WP4: Future Climate Change
In LINC we will use the huge CMIP5 data base together with stand-alone atmospheric GCMs to
study mechanisms of atmospheric teleconnection and climate variability on inter-annual to inter-decadal time scales. The intercomparison among various state-of-the-art models used for climate projections will i) allow determining the skill of the models in representing the characteristics of observed variability and ii) allow to study the mechanisms responsible for the processes. The intercomparison among various models will be done using standard linear multivariate statistical methodologies, like Empirical Orthogonal Functions, Singular Value Decomposition, etc, as well as using more advanced techniques of network theory, such as network characterization techniques (betweeness centrality, etc, which provides coupling between WP4 and WP1) and the concept of interacting networks applied to various climatological fields (such as temperatures and pressures, which provides coupling between WP4 and WP2). A posterior analysis will determine the potential changes in variability and teleconnections in the near future under scenarios of anthropogenic forcing. We will pay particular attention to the sensitivity of the climate networks and atmospheric teleconnections in the southern hemisphere,and specifically focus on the teleconnections from the tropical oceans to Southeastern South America because this is one of the main regions that is affected by the tropical Pacific and thus presents relatively high potential predictability. In the LINC network partner UR has expertise in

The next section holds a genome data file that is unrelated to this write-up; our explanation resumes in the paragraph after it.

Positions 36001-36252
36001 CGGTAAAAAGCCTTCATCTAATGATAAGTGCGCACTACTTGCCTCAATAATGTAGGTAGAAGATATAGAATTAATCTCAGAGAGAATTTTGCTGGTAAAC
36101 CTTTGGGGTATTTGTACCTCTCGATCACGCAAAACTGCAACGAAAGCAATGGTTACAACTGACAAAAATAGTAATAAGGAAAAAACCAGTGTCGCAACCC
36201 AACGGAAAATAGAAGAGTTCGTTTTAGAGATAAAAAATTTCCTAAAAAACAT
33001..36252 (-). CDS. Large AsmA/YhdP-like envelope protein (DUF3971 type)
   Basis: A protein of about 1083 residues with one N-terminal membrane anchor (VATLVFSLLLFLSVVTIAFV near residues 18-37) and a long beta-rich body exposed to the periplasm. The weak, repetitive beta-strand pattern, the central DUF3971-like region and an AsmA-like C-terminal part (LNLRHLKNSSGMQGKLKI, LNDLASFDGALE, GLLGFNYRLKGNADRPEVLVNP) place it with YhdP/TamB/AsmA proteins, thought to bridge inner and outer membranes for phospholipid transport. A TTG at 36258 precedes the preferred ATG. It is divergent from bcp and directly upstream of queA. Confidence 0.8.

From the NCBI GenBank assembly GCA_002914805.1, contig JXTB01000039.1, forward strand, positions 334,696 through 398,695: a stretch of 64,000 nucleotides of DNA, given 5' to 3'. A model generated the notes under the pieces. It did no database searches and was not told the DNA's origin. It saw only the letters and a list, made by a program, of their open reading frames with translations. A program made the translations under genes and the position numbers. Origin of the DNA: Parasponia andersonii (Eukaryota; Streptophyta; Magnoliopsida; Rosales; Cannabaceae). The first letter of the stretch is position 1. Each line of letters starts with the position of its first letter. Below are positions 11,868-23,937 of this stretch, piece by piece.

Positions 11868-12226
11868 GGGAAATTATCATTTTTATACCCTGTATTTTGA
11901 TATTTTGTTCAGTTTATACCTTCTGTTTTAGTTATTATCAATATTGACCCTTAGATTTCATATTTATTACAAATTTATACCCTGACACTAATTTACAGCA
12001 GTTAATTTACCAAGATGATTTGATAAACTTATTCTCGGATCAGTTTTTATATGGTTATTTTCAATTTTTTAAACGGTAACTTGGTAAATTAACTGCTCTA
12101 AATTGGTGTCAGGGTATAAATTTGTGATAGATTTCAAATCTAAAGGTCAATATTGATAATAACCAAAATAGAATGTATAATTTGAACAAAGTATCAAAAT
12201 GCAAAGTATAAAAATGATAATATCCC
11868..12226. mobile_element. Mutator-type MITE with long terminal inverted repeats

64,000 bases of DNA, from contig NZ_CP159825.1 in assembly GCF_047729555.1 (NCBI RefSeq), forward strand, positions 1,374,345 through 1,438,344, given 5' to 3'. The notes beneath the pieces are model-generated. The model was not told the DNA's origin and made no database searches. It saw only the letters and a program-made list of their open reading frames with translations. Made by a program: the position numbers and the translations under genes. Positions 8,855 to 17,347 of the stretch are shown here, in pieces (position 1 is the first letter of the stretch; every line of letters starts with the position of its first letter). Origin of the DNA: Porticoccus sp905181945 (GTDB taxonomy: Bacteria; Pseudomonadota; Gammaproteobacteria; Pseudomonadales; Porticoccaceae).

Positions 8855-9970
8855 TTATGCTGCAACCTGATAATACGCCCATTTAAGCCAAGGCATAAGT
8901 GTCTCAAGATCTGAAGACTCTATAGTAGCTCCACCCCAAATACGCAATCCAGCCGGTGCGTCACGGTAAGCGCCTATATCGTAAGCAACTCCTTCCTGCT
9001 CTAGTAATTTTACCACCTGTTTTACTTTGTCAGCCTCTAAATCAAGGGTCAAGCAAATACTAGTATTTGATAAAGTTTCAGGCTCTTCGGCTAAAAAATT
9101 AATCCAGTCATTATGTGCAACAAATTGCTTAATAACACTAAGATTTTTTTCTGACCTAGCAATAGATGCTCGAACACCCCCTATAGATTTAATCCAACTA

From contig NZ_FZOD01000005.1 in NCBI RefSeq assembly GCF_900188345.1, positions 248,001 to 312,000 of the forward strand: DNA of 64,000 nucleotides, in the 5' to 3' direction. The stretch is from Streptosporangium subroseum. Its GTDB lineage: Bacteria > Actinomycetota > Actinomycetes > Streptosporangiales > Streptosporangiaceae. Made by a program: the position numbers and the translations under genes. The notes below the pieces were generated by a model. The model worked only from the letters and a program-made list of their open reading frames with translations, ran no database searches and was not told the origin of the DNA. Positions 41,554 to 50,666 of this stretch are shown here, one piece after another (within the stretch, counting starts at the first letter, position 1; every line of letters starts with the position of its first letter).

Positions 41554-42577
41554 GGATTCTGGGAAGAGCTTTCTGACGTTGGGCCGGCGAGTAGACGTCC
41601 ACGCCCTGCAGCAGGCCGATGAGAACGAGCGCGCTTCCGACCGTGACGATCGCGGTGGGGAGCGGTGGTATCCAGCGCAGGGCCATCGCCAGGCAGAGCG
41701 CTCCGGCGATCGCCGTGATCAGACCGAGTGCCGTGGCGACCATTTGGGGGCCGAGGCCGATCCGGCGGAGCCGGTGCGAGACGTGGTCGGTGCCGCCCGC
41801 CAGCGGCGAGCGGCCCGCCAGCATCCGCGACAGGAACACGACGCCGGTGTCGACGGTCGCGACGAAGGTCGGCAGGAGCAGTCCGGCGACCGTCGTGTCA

this region that has a strong El Niño signal, that is transmitted through a variety of teleconnections that involve an extratropical path as well as tropical connections in upper and lower levels of the atmosphere. These connections have changed through the 20th century as El Niño suffered interdecadal modulations. Future changes in the teleconnections associated to changes in the position of the atmospheric jet streams due to a broadening of the tropical region or in the evolution of El Niño will likely alter this teleconnections, affecting the weather and climate.
Specific objectives of WP4 are:
1) improving the present understanding of atmospheric teleconnection processes by employing as a framework complex network theory and analysis;
2) evaluate how state-of-the-art climate models used for climate projections (CMIP5) represent the main teleconnections and global patterns of variability;
3) quantify how these patterns will change in the near future due both to inter-decadal natural variability and anthropogenic forcing and
4) quantify how the mean climate and the extreme events will change in the near future and, possibly, provide uncertainty estimates for the next decades.